In Re Ontell

Annotate this Case

593 A.2d 1038 (1991)

In re David J. ONTELL, Respondent.

No. 89-951.

District of Columbia Court of Appeals.

Argued May 21, 1991.

Decided July 3, 1991.

*1039 Michael S. Frisch, Asst. Bar Counsel, with whom Frederick B. Abramson, Bar Counsel, was on the brief, Washington, D.C., for the Office of Bar Counsel.

Lois R. Goodman, Washington, D.C., for respondent.

Before ROGERS, Chief Judge, and FERREN and FARRELL, Associate Judges.

FERREN, Associate Judge:

The Board on Professional Responsibility agrees with two separate Hearing Committees that respondent, in two unrelated cases, had neglected legal matters, DR 6-101(A)(3), and made misrepresentations to his clients, DR 1-102(A)(4). The Board recommends that we suspend respondent from practicing law for thirty days. Respondent raises three issues on appeal: (1) one Hearing Committee erred in ignoring his motion to dismiss; (2) the other Hearing Committee's Report and Recommendation is void because only two of the three members signed it; and (3) the recommended sanction is too extremerespondent should be publicly censured or, at worst, allowed to serve his thirty-day suspension at a time of his own choosing during the year after our suspension order. We reject these contentions, order respondent suspended from the practice of law for thirty days, and allow respondent up to ninety days from the date of our suspension order within which to begin his thirty-day suspension.

I. A.

In July 1985, respondent took over Lottie Bigelow's automobile accident case from another attorney, who was leaving civil practice. Respondent filed suit on her behalf and agreed to allow the insurance company a two and one-half year continuance, for purposes of settlement negotiations, before the company had to file an answer. After Bigelow turned down a settlement offer, the defendant filed its answer along with requests for discovery. Respondent never responded to these requests. Opposing counsel filed a motion to compel answers, which the court granted on April 14, 1988, and respondent ignored. Defendant then filed a motion for default judgment, which was unanswered. The court entered a default judgment and dismissed the case on June 7, 1988. Respondent took no steps to reinstate the case. Nor did he inform Bigelow that her case had been dismissed and that the statute of limitations had run.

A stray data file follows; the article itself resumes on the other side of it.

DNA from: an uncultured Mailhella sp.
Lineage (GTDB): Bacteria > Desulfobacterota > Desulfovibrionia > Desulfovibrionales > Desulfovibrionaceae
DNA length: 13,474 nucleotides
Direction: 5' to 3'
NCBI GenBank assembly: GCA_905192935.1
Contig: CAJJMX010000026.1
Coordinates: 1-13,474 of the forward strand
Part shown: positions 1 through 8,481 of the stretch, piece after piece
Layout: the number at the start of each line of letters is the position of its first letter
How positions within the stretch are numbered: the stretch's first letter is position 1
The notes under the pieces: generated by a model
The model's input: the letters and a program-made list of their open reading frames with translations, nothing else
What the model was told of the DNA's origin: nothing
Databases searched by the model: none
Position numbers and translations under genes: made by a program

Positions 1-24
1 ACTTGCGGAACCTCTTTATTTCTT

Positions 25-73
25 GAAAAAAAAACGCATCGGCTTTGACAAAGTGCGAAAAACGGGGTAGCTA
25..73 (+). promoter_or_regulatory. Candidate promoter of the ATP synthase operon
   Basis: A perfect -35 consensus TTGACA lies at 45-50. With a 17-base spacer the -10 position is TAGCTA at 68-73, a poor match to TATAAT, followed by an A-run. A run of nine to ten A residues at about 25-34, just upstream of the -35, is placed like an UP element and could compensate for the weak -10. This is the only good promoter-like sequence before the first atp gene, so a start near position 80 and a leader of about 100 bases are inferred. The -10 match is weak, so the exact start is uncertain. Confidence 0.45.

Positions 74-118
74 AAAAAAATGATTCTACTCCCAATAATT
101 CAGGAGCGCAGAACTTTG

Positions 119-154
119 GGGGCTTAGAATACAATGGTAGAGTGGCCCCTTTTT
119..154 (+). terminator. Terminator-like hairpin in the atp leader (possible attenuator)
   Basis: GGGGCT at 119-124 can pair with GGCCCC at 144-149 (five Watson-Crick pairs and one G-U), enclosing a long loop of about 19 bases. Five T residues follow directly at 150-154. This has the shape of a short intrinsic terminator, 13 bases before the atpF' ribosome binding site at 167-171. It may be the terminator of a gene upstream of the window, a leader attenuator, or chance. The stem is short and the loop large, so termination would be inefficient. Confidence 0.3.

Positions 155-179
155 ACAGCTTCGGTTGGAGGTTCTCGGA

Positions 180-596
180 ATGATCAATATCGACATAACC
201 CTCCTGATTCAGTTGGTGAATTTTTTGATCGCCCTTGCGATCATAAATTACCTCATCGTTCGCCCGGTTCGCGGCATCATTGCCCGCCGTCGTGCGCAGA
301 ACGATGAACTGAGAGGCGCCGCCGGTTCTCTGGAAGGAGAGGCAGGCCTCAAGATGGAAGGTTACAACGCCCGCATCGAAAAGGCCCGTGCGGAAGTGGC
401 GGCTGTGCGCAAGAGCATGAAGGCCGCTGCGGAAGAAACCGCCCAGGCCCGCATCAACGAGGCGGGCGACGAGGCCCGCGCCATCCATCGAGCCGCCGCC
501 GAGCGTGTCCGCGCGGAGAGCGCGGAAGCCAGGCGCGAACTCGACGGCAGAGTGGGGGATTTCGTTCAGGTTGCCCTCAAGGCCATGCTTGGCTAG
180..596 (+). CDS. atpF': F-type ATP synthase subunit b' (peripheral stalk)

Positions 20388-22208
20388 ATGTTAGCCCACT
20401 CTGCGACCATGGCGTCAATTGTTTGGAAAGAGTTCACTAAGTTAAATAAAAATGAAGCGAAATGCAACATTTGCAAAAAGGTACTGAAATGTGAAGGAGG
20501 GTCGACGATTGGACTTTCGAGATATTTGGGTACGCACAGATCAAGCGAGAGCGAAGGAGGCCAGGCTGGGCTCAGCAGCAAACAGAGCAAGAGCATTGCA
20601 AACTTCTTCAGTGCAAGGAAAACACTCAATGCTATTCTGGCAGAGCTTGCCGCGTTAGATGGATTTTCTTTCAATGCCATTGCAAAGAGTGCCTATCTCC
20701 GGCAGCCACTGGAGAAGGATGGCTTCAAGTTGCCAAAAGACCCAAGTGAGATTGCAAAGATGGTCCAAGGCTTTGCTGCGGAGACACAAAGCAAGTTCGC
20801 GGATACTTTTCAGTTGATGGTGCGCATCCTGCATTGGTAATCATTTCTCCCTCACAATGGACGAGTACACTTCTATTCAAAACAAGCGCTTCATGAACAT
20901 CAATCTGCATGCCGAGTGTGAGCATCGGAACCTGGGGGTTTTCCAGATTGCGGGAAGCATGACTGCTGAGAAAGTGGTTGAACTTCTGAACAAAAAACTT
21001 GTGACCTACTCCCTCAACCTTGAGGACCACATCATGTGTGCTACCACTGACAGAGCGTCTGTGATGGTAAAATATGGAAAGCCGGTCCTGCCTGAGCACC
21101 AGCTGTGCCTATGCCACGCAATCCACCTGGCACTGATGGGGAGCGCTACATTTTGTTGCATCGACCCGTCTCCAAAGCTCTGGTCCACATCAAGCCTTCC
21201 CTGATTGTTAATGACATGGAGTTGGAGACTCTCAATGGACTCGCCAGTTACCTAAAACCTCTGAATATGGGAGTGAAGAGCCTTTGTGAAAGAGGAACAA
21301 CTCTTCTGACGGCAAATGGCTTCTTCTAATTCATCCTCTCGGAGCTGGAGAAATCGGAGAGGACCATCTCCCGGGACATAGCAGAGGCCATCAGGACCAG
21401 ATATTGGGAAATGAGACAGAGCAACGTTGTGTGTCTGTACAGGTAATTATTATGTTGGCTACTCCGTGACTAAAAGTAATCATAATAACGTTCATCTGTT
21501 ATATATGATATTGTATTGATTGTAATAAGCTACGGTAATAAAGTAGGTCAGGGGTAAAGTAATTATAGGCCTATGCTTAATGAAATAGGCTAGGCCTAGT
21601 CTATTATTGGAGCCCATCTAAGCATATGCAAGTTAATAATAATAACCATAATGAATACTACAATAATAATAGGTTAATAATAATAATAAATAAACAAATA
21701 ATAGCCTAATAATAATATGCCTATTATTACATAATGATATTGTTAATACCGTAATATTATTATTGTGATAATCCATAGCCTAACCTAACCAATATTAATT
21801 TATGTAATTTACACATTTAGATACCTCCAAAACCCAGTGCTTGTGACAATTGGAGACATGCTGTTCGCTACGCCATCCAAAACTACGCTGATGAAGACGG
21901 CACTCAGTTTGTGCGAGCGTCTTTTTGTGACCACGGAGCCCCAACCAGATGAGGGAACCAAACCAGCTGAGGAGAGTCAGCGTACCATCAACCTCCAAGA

Respondent and Bigelow had several telephone conversations about the case after dismissal. At no time during these discussions did he tell her what had happened. In March 1989, Bigelow filed a complaint against respondent with the Board on Professional Responsibility. In May 1989, respondent and Bigelow reached an agreement under which respondent would pay Bigelow $5,530 to settle her claim. Respondent paid this settlement entirely from his own funds.

Bar Counsel charged respondent with neglect, misrepresentation of material facts, and intentional failure to seek client objectives. After Bar Counsel had presented his case before the Hearing Committee, respondent made a motion to dismiss. The Committee declined to rule on the motion, citing lack of authority to do so. The Committee concluded, and the Board agreed, that respondent had neglected a legal matter and had engaged in misrepresentation; the Committee agreed with Bar Counsel's post-hearing concession that he had not proved by clear and convincing evidence that respondent had intentionally failed to pursue his client's objectives. The Committee recommended a thirty-day suspension from the practice of law, to be served at any time of respondent's choosing within a year of this court's suspension order.


Kenneth L. Neimann retained respondent in April 1986 to collect on a commercial invoice. After Neimann rejected a settlement offer, respondent filed suit in June 1986 but was unable to obtain service of process. Respondent took no further action. In February 1987, the Superior Court notified respondent that the lawsuit would *1040 be dismissed within a month if no action were taken. He did nothing. On June 3, 1987, the case was dismissed without prejudice.

Neimann called every three weeks or so about his case while respondent was representing him. On one occasion, feeling harassed by Neimann and embarrassed by his own inactivity, respondent told Neimann that he had obtained a judgment in the District, knowing this was untrue. Respondent added that he told Neimann of the need to enforce the District of Columbia judgment in Maryland, and respondent acknowledged at the hearing that this comment could have misled his client. Neimann discovered the truth, retained other counsel, and eventually obtained judgment. As it turned out, therefore, delay was the only prejudice that respondent caused Neimann. Respondent stipulated and, the Committee concluded, that respondent's behavior constituted neglect and misrepresentation.[1] The Hearing Committee recommended a public censure for respondent's misconduct.